IT IS THE classic American history painting, instantly familiar to millions as the image of that fateful moment in 1776 when history turned on its hinge, and a nation conceived in liberty was born. For nearly two centuries, it has hung in the Rotunda of the Capitol in Washington, an icon of the American founding by an artist who lived through the Revolution and personally met most of the men depicted in his painting. And yet John Trumbull's Declaration of Independence, July 4, 1776 captures a scene that never occurred.
In the famous picture, the five men appointed to prepare a declaration of independence from Great Britain — John Adams of Massachusetts, Roger Sherman of Connecticut, Robert Livingston of New York, Thomas Jefferson of Virginia, and Benjamin Franklin of Pennsylvania — are shown presenting their draft to the Continental Congress in Philadelphia. But it was actually on June 28 that the committee's original draft was reported to the Congress (and only Jefferson, who chaired the drafting committee, would have submitted the document to the presiding officer). The vote in favor of independence came on July 2, after which Congress spent the better part of three days debating and amending the declaration's words. On the morning of July 4, the delegates agreed to a final text and sent it off to be printed.
It would be another two weeks before the Declaration was engrossed on parchment — the handwritten charter displayed today at the National Archives in an encasement of titanium and bulletproof glass. Not until August 2 did the business of signing the document get underway. And even then, there was no ceremony or posed formality. Some congressional delegates didn't affix their signatures for months; some, including Livingston, never had a chance to sign at all.
Trumbull also took liberties with many of the setting's physical details. Delegates didn't sit in upholstered mahogany armchairs. The window treatments were simple blinds, not velvet drapes. No battle flags adorned the rear wall. As Hollywood might put it, his painting was "based on" a historical event. It wasn't meant to be taken as accurate history.
Except in two ways — the two that matter most.
This self-portrait, one of several John Trumbull painted during his career, was completed in 1802.
Of the 48 members of the Continental Congress visible in Trumbull's great work, nearly all were painted from life. Trumbull was a particularly talented miniature portraitist, and he made it his mission to preserve the faces of those patriots of 1776 — the original "greatest generation" — as true-to-life facsimiles. Declaration of Independence, which he began painting in 1786, took more than 30 years to complete; he journeyed extensively in order to sketch or paint in person as many of the surviving signers as he could find. Trumbull later recorded some of his travels: "Mr. Adams was painted in London; Mr. Jefferson in Paris; Mr. Hancock and Samuel Adams in Boston; Mr. Edward Rutledge in Charleston, South Carolina; Mr. Wythe at Williamsburg, in Virginia; Mr. Bartlett at Exeter in New Hampshire, &c. &c."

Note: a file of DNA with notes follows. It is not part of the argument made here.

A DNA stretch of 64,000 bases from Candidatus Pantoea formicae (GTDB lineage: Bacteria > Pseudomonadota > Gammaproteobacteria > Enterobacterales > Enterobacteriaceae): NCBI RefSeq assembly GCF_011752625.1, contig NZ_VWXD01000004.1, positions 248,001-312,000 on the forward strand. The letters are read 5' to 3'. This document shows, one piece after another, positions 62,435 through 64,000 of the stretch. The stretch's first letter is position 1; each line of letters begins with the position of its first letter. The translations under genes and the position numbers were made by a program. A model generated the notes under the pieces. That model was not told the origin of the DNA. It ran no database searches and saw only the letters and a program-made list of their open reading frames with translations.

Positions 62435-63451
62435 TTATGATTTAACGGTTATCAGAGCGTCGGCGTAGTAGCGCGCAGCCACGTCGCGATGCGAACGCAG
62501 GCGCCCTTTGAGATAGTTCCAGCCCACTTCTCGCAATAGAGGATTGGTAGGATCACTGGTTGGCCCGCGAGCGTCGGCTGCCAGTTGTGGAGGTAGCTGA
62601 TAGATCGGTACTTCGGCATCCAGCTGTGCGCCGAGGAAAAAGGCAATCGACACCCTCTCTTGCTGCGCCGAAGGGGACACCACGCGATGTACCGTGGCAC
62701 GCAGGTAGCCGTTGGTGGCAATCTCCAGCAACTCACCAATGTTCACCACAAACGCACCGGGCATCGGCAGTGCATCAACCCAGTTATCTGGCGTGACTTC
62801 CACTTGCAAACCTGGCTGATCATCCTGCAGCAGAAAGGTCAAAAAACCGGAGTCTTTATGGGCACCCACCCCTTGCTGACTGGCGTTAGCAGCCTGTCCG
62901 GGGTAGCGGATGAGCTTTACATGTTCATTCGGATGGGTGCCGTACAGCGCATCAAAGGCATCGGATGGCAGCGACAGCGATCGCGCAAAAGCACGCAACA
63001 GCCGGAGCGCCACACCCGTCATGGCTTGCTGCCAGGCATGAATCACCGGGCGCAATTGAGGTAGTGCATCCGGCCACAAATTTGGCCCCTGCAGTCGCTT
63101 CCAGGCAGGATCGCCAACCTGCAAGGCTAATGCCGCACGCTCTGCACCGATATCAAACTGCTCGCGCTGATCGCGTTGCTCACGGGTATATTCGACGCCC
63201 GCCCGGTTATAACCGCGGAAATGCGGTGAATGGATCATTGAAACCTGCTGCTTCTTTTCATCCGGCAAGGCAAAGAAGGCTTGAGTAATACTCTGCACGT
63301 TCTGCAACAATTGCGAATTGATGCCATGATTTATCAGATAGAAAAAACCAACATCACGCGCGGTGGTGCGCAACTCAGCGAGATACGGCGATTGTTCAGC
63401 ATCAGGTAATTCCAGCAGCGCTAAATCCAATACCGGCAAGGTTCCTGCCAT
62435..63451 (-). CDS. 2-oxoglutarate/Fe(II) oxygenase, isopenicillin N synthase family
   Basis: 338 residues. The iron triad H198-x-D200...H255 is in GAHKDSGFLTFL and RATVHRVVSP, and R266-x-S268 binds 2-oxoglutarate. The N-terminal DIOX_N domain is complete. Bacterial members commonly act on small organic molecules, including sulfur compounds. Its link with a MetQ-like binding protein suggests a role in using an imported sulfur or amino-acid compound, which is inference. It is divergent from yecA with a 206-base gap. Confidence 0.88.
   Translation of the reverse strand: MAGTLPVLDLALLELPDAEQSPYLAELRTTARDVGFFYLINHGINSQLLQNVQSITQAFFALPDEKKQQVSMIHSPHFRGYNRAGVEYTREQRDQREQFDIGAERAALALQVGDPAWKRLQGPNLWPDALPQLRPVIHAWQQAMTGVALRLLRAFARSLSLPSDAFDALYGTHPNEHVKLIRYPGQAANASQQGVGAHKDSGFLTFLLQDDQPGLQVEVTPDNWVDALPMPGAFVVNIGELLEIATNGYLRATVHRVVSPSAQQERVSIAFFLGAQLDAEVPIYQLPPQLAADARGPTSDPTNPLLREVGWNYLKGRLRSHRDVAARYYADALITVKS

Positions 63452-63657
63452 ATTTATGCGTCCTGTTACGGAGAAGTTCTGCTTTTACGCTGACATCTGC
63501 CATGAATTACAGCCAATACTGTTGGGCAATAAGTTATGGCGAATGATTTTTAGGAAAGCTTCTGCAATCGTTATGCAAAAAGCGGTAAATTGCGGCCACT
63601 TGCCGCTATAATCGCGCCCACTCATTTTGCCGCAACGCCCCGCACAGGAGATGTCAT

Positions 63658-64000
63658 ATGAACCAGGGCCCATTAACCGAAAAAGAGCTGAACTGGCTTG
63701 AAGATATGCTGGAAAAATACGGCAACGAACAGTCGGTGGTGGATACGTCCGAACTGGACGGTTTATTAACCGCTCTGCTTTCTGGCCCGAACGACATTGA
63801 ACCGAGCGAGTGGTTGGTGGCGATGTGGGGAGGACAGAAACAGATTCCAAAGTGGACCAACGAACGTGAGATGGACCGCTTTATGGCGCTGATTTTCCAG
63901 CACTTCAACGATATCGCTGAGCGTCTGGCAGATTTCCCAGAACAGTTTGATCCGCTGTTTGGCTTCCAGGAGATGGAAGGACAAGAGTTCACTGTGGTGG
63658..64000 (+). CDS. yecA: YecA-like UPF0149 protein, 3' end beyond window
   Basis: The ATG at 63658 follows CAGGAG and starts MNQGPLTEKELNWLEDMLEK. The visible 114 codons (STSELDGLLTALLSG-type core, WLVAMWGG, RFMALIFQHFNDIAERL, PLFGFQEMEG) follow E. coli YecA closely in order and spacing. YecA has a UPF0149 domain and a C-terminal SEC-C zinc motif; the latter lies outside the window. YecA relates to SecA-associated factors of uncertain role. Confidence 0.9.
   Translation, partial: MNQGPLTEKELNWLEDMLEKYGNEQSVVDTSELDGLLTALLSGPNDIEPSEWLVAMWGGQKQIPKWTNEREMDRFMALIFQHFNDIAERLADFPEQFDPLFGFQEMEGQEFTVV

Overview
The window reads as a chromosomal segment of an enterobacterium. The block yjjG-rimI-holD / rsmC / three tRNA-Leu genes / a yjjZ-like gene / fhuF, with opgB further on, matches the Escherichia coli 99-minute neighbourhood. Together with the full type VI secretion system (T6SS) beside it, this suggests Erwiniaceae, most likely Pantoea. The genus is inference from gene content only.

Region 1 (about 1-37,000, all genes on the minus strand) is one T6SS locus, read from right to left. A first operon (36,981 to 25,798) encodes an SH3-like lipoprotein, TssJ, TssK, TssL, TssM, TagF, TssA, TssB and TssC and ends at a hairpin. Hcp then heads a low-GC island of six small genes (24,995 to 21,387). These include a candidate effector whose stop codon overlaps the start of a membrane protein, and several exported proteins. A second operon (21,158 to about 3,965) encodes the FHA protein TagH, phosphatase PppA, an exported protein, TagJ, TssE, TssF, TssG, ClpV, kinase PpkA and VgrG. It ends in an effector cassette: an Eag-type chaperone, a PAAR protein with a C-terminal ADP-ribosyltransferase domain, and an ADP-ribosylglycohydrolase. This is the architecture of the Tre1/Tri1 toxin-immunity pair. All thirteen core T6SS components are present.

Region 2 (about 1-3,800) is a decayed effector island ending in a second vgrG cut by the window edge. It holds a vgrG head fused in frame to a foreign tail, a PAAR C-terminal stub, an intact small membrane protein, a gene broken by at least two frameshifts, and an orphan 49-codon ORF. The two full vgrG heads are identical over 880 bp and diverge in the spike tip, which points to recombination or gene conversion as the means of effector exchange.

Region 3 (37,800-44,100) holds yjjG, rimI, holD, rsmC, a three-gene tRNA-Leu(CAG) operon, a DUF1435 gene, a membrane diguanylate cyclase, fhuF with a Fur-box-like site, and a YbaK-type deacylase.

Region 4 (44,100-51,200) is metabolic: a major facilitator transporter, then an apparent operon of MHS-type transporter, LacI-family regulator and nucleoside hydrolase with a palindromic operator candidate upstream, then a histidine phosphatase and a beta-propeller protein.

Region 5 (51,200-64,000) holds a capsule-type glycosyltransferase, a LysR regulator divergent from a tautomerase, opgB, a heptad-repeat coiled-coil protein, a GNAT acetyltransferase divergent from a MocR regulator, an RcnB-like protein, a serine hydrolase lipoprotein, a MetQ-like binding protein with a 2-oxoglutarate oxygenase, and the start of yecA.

As an artist, Trumbull readily took license with chairs and drapes and congressional tableaux. But when it came to the likenesses of men he revered as heroes, authenticity was paramount.
Trumbull knew what the founders had risked for independence. He himself had fought in the Revolutionary War; he had been imprisoned by the British. And he was passionate about recording for succeeding generations of Americans "the personal resemblance of those who have been the great actors" in what he never doubted was "the noblest series of actions which have ever presented themselves in the history of man."
In Declaration of Independence and his other history paintings, Trumbull bore witness to the greatest achievement of his age: the birth of the American nation. His goal, he wrote a friend, was to record "in my language, the history of our country." So he did, uniting twin passions for painting and for his country's history to become the indispensable artist/eyewitness of the American Revolution. His pictures are his testimony, as riveting today as it was two centuries ago.
(Jeff Jacoby is a columnist for The Boston Globe).
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